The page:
What are the most important things you’ve learned so far on your startup journey?

Oscar: Don’t underestimate how hard it is to find good people – we spend a lot of time on that. And also, it’s hard to start a company in general. You can’t assume what people and companies will need. We spent quite a lot of time building a few things then realized after we didn’t even need it. 

Carl: I think one thing that’s been quite an eye-opener is that it’s such a small portion of the work that’s actually development. It takes way more work to create the design or sort out documentation and payments and all that stuff. 

When you work for a big company, you can just write the code, you put it into production, and it works. But selling something as a commercial product is a whole other thing, which we knew, but we didn’t know how different it would be. And also, lawyers are super expensive (laughs). 

Oscar: Yeah the legal part is terrible, I don’t enjoy that! I think we’ve also learnt how important building customer trust is. We’re basically asking companies to trust us with their IT infrastructure, which is a big thing and earning that trust is probably our biggest challenge. 

And how do you build that trust?

Carl: Public exposure really helps, and building a digital footprint by being present on LinkedIn and stuff is important. If anybody actually looks at you, they have to be able to see that we’re actual people with qualifications, experience and partnerships. 

Oscar: And then of course it’s good to have customers who’ll give you a good reference! There’s a real herd mentality in the software space, Which is hard as a startup. When you have momentum, it’s fine, but getting that momentum can be a challenge.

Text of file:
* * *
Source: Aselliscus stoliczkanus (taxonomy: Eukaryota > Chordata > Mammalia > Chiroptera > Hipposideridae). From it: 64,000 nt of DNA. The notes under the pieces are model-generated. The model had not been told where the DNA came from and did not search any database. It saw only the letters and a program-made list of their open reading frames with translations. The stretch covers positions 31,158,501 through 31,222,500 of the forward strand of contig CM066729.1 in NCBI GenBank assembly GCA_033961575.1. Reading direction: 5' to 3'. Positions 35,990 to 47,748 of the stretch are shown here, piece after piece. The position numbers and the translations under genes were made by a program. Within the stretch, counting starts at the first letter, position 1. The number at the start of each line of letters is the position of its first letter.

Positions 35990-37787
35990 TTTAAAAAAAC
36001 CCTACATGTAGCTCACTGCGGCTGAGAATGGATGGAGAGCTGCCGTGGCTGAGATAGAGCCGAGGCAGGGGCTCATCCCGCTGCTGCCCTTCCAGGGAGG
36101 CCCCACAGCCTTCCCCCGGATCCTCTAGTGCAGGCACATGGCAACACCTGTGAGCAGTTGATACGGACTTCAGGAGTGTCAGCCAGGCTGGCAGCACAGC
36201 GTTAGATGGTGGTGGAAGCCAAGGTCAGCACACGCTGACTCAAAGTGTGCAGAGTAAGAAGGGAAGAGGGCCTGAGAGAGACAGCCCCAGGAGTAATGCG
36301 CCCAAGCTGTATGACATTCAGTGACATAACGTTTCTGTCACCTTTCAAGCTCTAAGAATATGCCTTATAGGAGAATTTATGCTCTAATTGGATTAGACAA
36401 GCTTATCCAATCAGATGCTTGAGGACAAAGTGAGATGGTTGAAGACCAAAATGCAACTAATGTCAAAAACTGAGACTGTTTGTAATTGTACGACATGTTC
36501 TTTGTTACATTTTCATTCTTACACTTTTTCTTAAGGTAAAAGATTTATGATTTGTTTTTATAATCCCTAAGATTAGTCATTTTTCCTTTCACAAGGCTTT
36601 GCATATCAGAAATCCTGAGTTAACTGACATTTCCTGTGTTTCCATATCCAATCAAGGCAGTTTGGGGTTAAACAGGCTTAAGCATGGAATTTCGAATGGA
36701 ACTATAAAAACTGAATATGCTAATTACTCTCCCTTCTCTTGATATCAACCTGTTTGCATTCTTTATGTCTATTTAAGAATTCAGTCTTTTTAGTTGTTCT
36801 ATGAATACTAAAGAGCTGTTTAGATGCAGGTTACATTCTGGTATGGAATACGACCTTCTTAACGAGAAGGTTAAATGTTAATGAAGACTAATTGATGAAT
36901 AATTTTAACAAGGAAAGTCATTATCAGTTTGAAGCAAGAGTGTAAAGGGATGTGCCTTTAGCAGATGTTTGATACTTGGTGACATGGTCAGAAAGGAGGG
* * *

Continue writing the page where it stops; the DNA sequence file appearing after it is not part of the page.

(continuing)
What would your advice be for other startups?

Carl: You can’t be the best at everything, but it’s good to have someone who knows a bit about legal, financing, business development and marketing – in addition to the tech and IT skills. You also need to find a good way to update your product. No matter how you deliver it, it’s continuous work, and you need to set up a good structure so you can easily deliver new features to your customers.

Oscar: Yeah, I agree. We’re pretty good at the IT part, which seems to be unusual. Most startups seem to have the opposite – they start a company because they have a cool idea but they often rely on consultants for development and IT implementation which can get really expensive. We’re kind of the opposite, so it’s good to have a balance and a mixture of knowledge! 

How have you found Sting?

Carl: Straight away we started getting good advice about how to talk to investors and other stakeholders, and what to highlight in all these different conversations. We actually went in and quickly changed some stuff on our website after our first couple of coaching sessions. 

Oscar: Yeah, Sting has definitely helped us avoid a couple of expensive mistakes. 

What’s next for Attini? 

In January 2022 we will launch our product for general availability. Then we will focus on sales and getting feedback from existing customers so we can improve the product further. It’s fairly powerful now, but there’s a lot of things we can do to make it easier to get started. 

Would you like to learn more about Attini?Visit their website or reach out to carl.ostrand@attini.io.